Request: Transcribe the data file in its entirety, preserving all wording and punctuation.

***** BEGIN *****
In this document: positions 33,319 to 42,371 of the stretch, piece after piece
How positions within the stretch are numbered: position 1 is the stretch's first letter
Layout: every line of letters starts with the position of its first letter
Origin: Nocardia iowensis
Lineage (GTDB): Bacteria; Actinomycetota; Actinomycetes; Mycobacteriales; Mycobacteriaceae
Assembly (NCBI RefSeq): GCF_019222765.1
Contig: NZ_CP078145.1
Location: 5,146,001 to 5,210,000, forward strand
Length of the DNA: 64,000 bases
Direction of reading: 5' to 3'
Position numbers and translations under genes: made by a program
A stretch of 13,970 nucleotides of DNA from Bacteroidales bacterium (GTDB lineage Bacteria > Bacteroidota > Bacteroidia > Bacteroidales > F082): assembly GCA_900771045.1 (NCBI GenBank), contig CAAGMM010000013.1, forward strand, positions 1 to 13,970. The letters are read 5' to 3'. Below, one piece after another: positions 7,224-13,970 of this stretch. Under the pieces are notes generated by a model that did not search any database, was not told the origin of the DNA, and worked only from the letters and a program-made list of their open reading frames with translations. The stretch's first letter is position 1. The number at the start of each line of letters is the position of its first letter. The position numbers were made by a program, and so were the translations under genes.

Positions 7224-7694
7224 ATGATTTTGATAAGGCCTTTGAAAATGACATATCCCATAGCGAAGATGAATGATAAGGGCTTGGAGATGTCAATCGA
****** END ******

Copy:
In this document: positions 33,319 to 42,371 of the stretch, piece after piece
How positions within the stretch are numbered: position 1 is the stretch's first letter
Layout: every line of letters starts with the position of its first letter
Origin: Nocardia iowensis
Lineage (GTDB): Bacteria; Actinomycetota; Actinomycetes; Mycobacteriales; Mycobacteriaceae
Assembly (NCBI RefSeq): GCF_019222765.1
Contig: NZ_CP078145.1
Location: 5,146,001 to 5,210,000, forward strand
Length of the DNA: 64,000 bases
Direction of reading: 5' to 3'
Position numbers and translations under genes: made by a program
A stretch of 13,970 nucleotides of DNA from Bacteroidales bacterium (GTDB lineage Bacteria > Bacteroidota > Bacteroidia > Bacteroidales > F082): assembly GCA_900771045.1 (NCBI GenBank), contig CAAGMM010000013.1, forward strand, positions 1 to 13,970. The letters are read 5' to 3'. Below, one piece after another: positions 7,224-13,970 of this stretch. Under the pieces are notes generated by a model that did not search any database, was not told the origin of the DNA, and worked only from the letters and a program-made list of their open reading frames with translations. The stretch's first letter is position 1. The number at the start of each line of letters is the position of its first letter. The position numbers were made by a program, and so were the translations under genes.

Positions 7224-7694
7224 ATGATTTTGATAAGGCCTTTGAAAATGACATATCCCATAGCGAAGATGAATGATAAGGGCTTGGAGATGTCAATCGA